Originally published in Forbes
We’ve all heard stories of CEOs and senior managers doing things that could sink the stock price or cause huge disruptions in business. The higher and faster you rise, the harder you fall. And people will enjoy watching it. Just ask United Airlines or Wells Fargo.
When going about your business or cutting loose with your team, it pays to stop and think hard about what you’re doing. And what they’re doing. Particularly when you’re wearing the hat of the leader.
Being out with frat bothers or sorority sisters and talking trash is much different than breaking bread with employees.
I say this not from a pulpit, but from experience controlling my expletives. It is not just the right thing to master your behavior. It’s the smart thing to do for your business.
Whispers of drama create huge business disruptions
Just today Buzzfeed did a provocative piece about threats made to a lawyer representing disgruntled investors in a bankruptcy proceeding for a Trump casino in 2009. I guess this is new news.
According to the piece, threatening calls were made from a phone booth close to where Trump was appearing on The Late Show With David Letterman. The piece doesn’t directly say Donald Trump made the call. They do say the caller had ‘a heavy New York accent.’
The seed is planted.
Could it have been Trump himself, or as the article later suggests, his bodyguard that made the call? I don’t for a minute believe it was Trump because he would have been smart enough to feign a Southern accent.
It really doesn’t matter though because as Sally Albright tells Harry Burns in When Harry Met Sally, ‘You can’t take it back. It’s already out there.’
The problem is not who made the call. The problem is that someone felt they could get away with making threats to an attorney representing the ‘opposition.’ The problem is bad judgment. And bad judgment when acted upon gives stories like this tremendous traction.
Many little things become big things
What in one moment seems like a frustrated comment or an inconsiderate gesture becomes in the next moment an all out culture crisis. And if for a minute you don’t think culture is everything these days, the 1.92 billion Google search results for culture will tell you different.
Just today the CEO of Uber, Travis Kalanick, had to cancel his Code Conference address because of issues related to the management and culture at his company.
The story on Recode about the growing swell of problems sounded bad.
Further context around the issue only made the situation worse. Kalanick is the first person in 15 years to cancel on the Code Conference because he is focused on the delay in ‘the report from former Attorney General Eric Holder on Uber’s culture and management problems.’ Most people will stop reading there.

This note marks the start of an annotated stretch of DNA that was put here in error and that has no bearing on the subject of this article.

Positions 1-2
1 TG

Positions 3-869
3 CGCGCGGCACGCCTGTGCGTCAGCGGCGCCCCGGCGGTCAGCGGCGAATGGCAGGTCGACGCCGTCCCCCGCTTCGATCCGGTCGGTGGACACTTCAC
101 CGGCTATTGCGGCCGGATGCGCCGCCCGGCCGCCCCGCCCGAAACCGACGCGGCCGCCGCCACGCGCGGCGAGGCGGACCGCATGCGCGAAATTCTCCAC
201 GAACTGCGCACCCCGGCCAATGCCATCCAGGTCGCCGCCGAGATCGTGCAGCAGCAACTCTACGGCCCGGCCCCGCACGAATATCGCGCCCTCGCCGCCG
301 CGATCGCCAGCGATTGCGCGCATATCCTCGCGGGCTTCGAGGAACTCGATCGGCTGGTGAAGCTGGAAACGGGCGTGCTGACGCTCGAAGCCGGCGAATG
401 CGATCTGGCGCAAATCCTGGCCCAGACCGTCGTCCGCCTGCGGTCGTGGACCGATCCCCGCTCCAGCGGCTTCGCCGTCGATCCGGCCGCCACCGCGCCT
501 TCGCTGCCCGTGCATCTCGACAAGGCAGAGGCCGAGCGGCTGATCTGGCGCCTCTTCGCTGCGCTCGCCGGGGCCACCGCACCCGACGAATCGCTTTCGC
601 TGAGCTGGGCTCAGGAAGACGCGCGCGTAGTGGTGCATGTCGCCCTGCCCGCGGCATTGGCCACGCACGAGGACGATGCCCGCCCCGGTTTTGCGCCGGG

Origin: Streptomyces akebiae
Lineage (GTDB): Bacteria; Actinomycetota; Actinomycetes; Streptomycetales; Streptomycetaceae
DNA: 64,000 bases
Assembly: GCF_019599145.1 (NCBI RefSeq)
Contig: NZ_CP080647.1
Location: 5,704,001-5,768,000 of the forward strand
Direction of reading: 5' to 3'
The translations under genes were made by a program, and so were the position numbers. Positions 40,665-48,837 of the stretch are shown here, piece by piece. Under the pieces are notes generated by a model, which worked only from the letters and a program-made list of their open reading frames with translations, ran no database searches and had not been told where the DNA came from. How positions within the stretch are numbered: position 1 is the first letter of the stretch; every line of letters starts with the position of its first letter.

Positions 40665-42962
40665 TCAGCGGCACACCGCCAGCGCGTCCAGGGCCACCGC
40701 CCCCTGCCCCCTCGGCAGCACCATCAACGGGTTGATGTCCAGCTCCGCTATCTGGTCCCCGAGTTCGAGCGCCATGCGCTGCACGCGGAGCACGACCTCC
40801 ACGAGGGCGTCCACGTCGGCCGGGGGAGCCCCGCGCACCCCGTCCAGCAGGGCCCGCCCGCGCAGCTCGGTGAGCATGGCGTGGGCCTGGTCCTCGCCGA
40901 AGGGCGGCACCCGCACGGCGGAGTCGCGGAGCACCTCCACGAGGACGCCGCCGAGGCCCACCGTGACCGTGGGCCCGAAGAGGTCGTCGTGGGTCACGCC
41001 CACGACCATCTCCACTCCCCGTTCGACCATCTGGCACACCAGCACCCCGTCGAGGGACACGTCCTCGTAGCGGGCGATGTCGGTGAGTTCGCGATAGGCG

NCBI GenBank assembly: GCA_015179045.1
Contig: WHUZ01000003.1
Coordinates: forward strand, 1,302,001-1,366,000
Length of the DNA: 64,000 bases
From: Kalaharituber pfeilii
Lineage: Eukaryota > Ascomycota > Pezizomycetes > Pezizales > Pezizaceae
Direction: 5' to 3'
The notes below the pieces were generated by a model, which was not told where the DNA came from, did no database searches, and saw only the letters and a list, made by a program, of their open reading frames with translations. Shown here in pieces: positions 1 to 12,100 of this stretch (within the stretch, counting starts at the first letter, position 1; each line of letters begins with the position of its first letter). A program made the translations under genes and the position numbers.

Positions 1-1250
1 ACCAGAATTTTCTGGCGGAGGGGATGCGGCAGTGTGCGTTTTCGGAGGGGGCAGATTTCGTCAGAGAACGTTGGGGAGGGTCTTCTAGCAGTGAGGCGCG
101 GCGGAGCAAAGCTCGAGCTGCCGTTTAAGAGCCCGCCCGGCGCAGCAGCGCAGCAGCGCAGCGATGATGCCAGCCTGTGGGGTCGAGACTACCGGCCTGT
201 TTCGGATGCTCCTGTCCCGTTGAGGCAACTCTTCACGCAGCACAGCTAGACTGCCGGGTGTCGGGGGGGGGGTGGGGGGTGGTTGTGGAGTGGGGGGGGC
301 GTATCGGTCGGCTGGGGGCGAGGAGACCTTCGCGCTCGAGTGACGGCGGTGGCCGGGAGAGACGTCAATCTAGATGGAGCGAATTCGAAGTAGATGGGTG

May we all never be on pins and needles awaiting a former Attorney General’s judgment on our organizational flaws. No organization is immune, but once there is blood in the water, the sharks aren’t going away.
When life gives you lemons, or you raised bitter ones on your own, make lemonade
CEOs, leaders, managers and the crazy teams that run American business are humans. Humans that sometimes make mistakes big enough to damage corporate reputation and brand value.
What’s impressive is when we learn from mistakes, live through the consequences and set an example.
I am amazed at what Martha Stewart was able to do—after going to jail. She did her time. She then used the horror and the humiliation of it to learn new lessons.
And damned if she didn’t come out, take back leadership in her company and manage to sell it for $353 Million. OK, it wasn’t worth the $2 Billion it once was, but she covered her nut, maintained her sense of humor, and continues to grow her brand and example.
Tomorrow is another day
Entrepreneurs are risk takers. Sometimes we’re unpleasant. Sometimes we take our eye off the ball. Sometimes we ignore how others perceive us because we’re just too busy.
The secret to leadership is recognizing that truth before it overtakes your organization, your culture, your financials and your press coverage. The good name of your company is one of your number one jobs.
The more conscious you are of the perceptions and sensitivities of your employees and customers—before you do something stupid on camera, on a hot mic, or in a phone booth on West 54th Street—the better off you’ll be.
As Maya Angelou said, ‘When you know better you do better.’
How are you and your senior leaders doing?